Wednesday, May 22, 2013

What's inside the box, Pandora?

As you have probably seen splashed all over the internet, Microsoft announced its Xbox One today. Here's the video that went with it:

There is a good summary of all the features here. The stuff that stands out to me--at least in terms of trying to position a product to hit as much of the market as possible--is how gaming actually seems almost like a secondary function to all the multimedia stuff it's rigged for.

It doesn't just look a little bit like a Tivo box, it's meant to BE a Tivo box, more or less. Television, music, other streamed content, Web browsing and Skype are all part of the voice-controlled package. And, of course, you can play games, although there is a little controversy about how that will work and whether there will still be a market for used games.

I have an Xbox 360 (now eight years old, somehow), but I don't play a ton. To me, video games are entertainment in the same vein of television or movies... something to do in a spare moment but not something to do all day. Mrs. Blog, who doesn't enjoy many games you can't dance to, is much less of a fan.

But she is exactly who Microsoft is taking aim at. Not only is the box sleek and unobtrusive, it is arguably more of a multimedia reciever than a gaming console. And that's an easier purchase for a non-gamer to embrace. If you can make the case to someone that they need this because they can eliminate other devices and streamline content access, then you're in good shape to expand your consumer base. There is even talk of a subsidized system, where you pay a greatly reduced price for the gear, but pay a monthly fee for Live access (and presumably streamed content therein). That, too, feels at least psychologically like a cable bill and not a means of online gaming.

Anyway, the bottom line is that Microsoft, like Apple and Google, is trying to create a device ecosystem. Whether it works depends largely on how people like Mrs. Blog react. But it should be noted that the motion-sensing Kinect is geared toward dance games.

Monday, May 20, 2013

Calling the ball

A follow-up to my paean to our future automated overbeings: the X-47B has now almost landed on an aircraft carrier without a human pilot:

What you just saw was two simulated wave-offs--when an aircraft setting up for a landing is told to break off the approach and go around for another try--and then two "touch-and-go" landings. Those simulate what is called a "bolter," when an aircraft landing on a carrier misses all of the cables designed to catch its tailhook and bring it to a safe stop.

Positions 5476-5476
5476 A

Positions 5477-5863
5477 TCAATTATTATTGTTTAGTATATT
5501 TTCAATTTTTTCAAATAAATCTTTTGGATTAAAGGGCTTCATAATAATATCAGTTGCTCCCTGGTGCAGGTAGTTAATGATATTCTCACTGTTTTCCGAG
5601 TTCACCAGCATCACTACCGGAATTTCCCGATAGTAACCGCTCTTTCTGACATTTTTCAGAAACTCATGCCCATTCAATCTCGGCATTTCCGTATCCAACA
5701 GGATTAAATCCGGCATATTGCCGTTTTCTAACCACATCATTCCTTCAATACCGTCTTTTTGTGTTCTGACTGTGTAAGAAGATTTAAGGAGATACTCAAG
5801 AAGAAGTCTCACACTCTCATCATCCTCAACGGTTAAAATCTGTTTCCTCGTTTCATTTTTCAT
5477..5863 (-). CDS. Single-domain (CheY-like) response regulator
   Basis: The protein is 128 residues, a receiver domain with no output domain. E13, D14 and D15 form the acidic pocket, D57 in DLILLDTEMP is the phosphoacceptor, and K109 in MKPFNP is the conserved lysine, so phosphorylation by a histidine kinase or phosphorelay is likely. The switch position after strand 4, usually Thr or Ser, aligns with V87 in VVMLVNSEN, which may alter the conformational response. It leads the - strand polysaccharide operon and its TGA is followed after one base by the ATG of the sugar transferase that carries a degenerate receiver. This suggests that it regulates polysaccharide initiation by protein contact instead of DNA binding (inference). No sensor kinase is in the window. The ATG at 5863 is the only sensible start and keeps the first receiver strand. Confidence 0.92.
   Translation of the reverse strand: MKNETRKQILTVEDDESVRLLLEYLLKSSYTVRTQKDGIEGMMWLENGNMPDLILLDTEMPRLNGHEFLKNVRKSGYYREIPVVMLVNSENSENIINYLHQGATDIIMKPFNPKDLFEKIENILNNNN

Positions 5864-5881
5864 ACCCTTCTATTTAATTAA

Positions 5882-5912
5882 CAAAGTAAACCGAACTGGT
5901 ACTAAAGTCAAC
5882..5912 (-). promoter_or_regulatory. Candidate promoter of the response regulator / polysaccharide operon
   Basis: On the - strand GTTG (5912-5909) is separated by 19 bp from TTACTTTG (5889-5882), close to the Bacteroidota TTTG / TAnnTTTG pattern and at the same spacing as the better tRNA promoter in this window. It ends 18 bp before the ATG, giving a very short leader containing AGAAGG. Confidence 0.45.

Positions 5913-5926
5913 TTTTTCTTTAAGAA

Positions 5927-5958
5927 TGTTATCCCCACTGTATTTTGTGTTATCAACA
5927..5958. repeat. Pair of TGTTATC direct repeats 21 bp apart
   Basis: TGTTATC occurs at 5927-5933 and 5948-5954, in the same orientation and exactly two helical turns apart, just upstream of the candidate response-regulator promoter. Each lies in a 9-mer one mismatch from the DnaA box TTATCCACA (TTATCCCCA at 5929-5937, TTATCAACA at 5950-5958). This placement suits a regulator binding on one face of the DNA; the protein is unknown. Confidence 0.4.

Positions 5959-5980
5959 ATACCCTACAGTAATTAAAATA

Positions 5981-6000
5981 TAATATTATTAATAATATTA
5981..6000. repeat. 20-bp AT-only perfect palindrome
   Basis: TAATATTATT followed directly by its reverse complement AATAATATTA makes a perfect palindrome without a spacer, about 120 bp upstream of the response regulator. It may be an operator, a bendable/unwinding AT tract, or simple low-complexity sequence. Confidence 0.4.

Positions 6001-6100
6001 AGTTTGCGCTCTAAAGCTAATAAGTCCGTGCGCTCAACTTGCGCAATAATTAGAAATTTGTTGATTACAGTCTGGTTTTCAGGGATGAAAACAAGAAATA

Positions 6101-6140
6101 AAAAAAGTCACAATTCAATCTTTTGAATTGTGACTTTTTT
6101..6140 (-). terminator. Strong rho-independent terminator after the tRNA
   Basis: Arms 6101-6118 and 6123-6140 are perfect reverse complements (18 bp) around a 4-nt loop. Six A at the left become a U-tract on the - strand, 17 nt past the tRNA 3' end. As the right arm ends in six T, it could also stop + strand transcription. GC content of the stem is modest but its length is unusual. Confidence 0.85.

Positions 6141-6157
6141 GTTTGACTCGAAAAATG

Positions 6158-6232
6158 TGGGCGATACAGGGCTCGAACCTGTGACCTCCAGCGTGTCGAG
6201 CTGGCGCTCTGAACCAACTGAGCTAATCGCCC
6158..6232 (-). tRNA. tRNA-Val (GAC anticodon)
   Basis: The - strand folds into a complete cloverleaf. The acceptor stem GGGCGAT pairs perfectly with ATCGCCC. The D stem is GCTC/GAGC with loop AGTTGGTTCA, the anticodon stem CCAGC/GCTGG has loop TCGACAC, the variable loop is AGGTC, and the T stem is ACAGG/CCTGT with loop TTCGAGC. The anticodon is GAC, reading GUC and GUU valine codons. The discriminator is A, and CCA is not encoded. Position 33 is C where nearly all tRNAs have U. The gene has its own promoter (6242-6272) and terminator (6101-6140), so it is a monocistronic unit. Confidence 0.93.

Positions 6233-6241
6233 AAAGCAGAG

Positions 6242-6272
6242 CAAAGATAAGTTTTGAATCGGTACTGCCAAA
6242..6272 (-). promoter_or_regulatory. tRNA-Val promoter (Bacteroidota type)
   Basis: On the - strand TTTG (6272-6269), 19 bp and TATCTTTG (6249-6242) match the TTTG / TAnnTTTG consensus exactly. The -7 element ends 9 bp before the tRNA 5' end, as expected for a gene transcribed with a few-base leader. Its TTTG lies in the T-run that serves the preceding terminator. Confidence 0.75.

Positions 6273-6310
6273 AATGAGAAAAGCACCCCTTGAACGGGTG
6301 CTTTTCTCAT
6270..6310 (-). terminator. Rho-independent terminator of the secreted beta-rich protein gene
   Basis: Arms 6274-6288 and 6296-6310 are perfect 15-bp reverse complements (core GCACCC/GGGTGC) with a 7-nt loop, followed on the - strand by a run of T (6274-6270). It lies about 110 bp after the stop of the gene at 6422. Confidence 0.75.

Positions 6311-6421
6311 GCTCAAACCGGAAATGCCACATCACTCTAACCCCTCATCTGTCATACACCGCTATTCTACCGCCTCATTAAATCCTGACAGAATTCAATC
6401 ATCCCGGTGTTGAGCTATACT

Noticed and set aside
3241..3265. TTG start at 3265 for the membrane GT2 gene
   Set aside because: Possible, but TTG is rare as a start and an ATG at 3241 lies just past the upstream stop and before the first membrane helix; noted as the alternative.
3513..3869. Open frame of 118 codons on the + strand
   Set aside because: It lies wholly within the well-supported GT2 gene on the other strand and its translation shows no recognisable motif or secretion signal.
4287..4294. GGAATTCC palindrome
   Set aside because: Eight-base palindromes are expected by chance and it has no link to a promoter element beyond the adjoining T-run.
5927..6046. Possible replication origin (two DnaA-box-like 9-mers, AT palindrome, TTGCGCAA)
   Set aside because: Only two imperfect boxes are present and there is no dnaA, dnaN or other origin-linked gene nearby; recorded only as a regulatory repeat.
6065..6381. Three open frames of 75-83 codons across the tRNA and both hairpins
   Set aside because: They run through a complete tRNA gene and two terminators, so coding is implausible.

Yes, it's a beautiful day for flying and calm seas, but note that the X-47 nails the centerline. After watching this, an actual landing seems like just a baby step for robotkind.

Tuesday, May 14, 2013

I, for one, welcome our new robot overlords

Quick aviation dork post. The X-47B, the world's first stealthy, carrier-borne, semi-autonomous drone will make its first catapult launch at sea today. The cat shot is a big deal, and also a first. To date, the only seaborne drones are small and don't operate from aircraft carriers like, say, an F-18.

The key difference between the types is, of course, the pilot. And that's why it's such an impressive milestone. The X-47's processor and software fly it off the catapult and, more important, land it on the carrier... a feat that is arguably the hardest in aviation.

See what I mean?

An airliner's autoland system is proven technology, but there are a lot fewer variables. For example, the runway is bigger... and it's not moving in three dimensions. To date, landing on a carrier deck is something only a highly trained pilot could pull off; instinct plays almost as big a role as processing all the information from instruments and eyes and translating it into control inputs.

And yet. Look at this:

And this:

Granted, these are occurring on dry, unmoving land. But what you see there is a plane launching from a catapult and landing using an arresting wire in a space the size of a carrier deck without a pilot at the controls... onboard or on the ground.

if Northrup-Grumman and the Navy pull this off at sea on Tuesday, it represents a huge leap forward. Or, depending on how you look at it, another step on the way to Skynet.